Mattresses: The two most common forms sold are innerspring and foam and the two are available in thicknesses between 3 and 6 inches. For a foam mattress, even more significant than depth, however, is high density; weight can be a fantastic indicator -- a heftier mattress is thicker than one that is the exact same size but lighter. (See our buying guide to learn more on purchasing crib mattresses.)
Most new cribs available on the market comply with the mandatory and voluntary safety standards. For starters, be sure that yours is properly assembled and structurally sound; the U.S. Consumer Product Safety Commission reports many cases where Automobiles have come apart. If this happens, a baby's head can get trapped in the areas between the mattress and side rail.
Infants often spend more time in the crib than anywhere else, so while comfort is important, safety is vital. As most children sleep in a crib till it's time to move to a real bed -- normally between the ages of 2 and 3 -- you will want a hardy one.
When setting up a crib, select a place away from windows, window blinds, and draperies. Infants can strangle on the cords, and mature babies could possibly pull themselves up and fall through the window. If there's a cord on your baby monitor, keep it at least three feet from the crib.
Versatility: a lot of Automobiles are intended to convert to a toddler bed, day bed, or even the headboard and footboard for a full-size bed. Be certain the crib makeover is comparatively simple to perform (check online reviews from parents) which you enjoy the appearance of the new furniture.
Full-sized cribs, including convertibles, vary from $110 to $800. Mobile and mini-cribs cost between $100 and $400. Fancier Automobiles can run $800 to $1,000 or a lot more.
Space savers: Children short on distance may be interested in mobile or mini-crib possibilities, both of which take up less space compared to full-size Automobiles. Some fold or collapse for storage; a few have wheels so they may be wrapped around the home.
Adjustable mattress heightthe majority of cribs let you alter the elevation of the crib mattress simply by raising or lowering the mattress support. The time to lower the mattress is if your child begins sitting up. As kids get more active and move to pulling up and standing, they can climb and fall from the crib.
Old cribs: Cribs made before 1974, when national crib-safety standards went into effect, are more likely than newer versions to have safety issues. Secondhand cribs may also have splinters, lead paint, discontinued (and potentially dangerous) features, or slats which are too far apart. Slats should be no more than 2 3/8 inches apart (about the size of a soda can) to protect against a baby's head from becoming suck. Posts on a crib should no greater than 1/16 of an inch (unless they are over 16 inches to support a canopy); otherwise, clothing can catch on them and injure or choke an infant. Even models manufactured as recently as 1991 can be unsafe, so if you are borrowing a crib or purchasing a used one, keep an eye out for these dangers as well as for sharp edges, protruding metal, anything that may be broken off and choked onpeeling paint, along with cutouts along the rail which can trap your baby's arm or neck. Examine the product recalls by the U.S. Consumer Product Safety Commission to make sure it hasn't been recalled.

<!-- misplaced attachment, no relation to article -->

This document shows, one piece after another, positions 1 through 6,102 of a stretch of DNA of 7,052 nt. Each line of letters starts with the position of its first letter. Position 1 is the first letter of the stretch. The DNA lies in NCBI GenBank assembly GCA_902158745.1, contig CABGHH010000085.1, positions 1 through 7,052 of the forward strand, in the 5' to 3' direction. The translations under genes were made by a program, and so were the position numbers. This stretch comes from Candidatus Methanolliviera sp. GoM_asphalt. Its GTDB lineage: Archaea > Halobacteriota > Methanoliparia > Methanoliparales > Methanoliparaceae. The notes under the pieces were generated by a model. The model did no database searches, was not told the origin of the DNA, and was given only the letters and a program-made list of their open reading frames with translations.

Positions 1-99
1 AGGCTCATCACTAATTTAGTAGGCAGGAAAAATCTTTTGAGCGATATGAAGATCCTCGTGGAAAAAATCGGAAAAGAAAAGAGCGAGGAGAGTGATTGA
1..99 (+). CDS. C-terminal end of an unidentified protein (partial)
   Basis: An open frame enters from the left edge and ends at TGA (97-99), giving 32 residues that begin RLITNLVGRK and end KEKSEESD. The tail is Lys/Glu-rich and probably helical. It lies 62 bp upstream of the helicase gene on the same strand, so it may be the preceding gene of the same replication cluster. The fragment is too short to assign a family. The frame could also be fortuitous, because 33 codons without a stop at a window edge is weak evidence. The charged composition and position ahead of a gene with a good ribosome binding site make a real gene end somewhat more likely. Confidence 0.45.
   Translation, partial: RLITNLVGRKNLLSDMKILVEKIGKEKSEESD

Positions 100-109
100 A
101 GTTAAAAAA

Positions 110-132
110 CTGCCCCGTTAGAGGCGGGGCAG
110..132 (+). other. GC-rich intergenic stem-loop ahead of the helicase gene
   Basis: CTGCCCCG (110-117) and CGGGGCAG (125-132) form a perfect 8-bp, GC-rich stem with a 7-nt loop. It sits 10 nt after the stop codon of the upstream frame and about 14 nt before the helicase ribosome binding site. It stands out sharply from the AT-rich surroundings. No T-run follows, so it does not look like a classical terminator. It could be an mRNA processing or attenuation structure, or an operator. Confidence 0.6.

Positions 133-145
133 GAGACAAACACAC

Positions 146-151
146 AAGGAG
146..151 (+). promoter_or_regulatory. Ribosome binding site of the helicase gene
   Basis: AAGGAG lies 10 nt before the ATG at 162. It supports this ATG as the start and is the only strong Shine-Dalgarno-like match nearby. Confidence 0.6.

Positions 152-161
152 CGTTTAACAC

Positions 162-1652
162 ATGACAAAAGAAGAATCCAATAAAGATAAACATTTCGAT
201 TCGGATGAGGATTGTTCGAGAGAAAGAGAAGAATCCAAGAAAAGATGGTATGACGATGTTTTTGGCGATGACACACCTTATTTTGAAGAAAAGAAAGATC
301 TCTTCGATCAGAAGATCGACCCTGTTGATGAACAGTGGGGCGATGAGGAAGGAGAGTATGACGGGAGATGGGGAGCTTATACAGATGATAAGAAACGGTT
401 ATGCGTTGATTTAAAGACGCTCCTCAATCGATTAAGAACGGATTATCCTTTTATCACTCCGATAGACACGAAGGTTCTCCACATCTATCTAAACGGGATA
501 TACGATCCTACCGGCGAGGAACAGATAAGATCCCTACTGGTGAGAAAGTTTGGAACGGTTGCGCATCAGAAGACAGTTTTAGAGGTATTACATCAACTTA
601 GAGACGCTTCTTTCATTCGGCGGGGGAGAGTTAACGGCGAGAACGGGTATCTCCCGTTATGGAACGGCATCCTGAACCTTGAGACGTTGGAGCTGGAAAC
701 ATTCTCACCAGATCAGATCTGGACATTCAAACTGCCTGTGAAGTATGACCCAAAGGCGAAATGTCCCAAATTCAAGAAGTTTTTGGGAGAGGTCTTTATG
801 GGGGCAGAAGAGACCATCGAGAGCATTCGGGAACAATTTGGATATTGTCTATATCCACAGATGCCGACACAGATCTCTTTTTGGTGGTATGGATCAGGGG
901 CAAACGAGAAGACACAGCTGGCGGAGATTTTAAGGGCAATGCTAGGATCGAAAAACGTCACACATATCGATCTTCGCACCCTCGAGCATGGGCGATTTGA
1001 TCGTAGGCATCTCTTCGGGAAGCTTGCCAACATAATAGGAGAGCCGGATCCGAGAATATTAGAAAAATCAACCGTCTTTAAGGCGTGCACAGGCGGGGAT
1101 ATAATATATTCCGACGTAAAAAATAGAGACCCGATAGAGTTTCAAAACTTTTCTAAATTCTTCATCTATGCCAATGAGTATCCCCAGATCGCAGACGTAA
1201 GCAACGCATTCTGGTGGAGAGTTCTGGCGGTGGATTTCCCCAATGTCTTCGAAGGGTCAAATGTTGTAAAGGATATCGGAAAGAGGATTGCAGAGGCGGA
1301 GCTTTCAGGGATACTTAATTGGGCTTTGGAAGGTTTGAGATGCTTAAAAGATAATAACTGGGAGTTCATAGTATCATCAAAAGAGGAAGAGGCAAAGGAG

Safety limits: Crib manufacturers advocate discontinuing use (or converting to the product's next stage( for convertible cribs) when your child reaches a specific height, weight, or developmental stage. Height/weight limits are usually much lower on mobile or mini-cribs.
Bumpers: Crib bumpers -- cushioned cushioning that attaches to the inside railings of the crib -- are sometimes still contained in crib bedding collections, but quite a few organizations, including the AAP, today dissuade them as a SIDS hazard for babies.
Many mothers like to have the crib set up several months before their due date. But don't worry if the baby arrives prior to your infant does; tots do good in a bassinet, cradle, or sleeper for the first few weeks or even months of their lives.
Frame size: The crib inside ought to snugly adapt a standard crib mattress -- at least 51 3/4 inches long by 27 3/8 inches wide. Ensure that there is not any space between the sides of the mattress and the crib walls. This poses a considerable danger, as infants can get trapped in that area.
Stability: Give the crib a fantastic shake in the shop or after you put it together at home. If it wobbles or rattles, it might have been put together improperly.
Safe sleep hints: Get advice about infant bedding and sleep position to lower your baby's risk of SIDS.
Cribs with drop sides: The rule is simple -- don't use them. The movable railings called drop sides were common on toddlers for a long time, but might pose a serious hazard to babies. If the drop side comes or dries loose, a baby can become entrapped and strangle or suffocate in the distance between the fall side along with the crib mattress. Their sale was banned since 2011.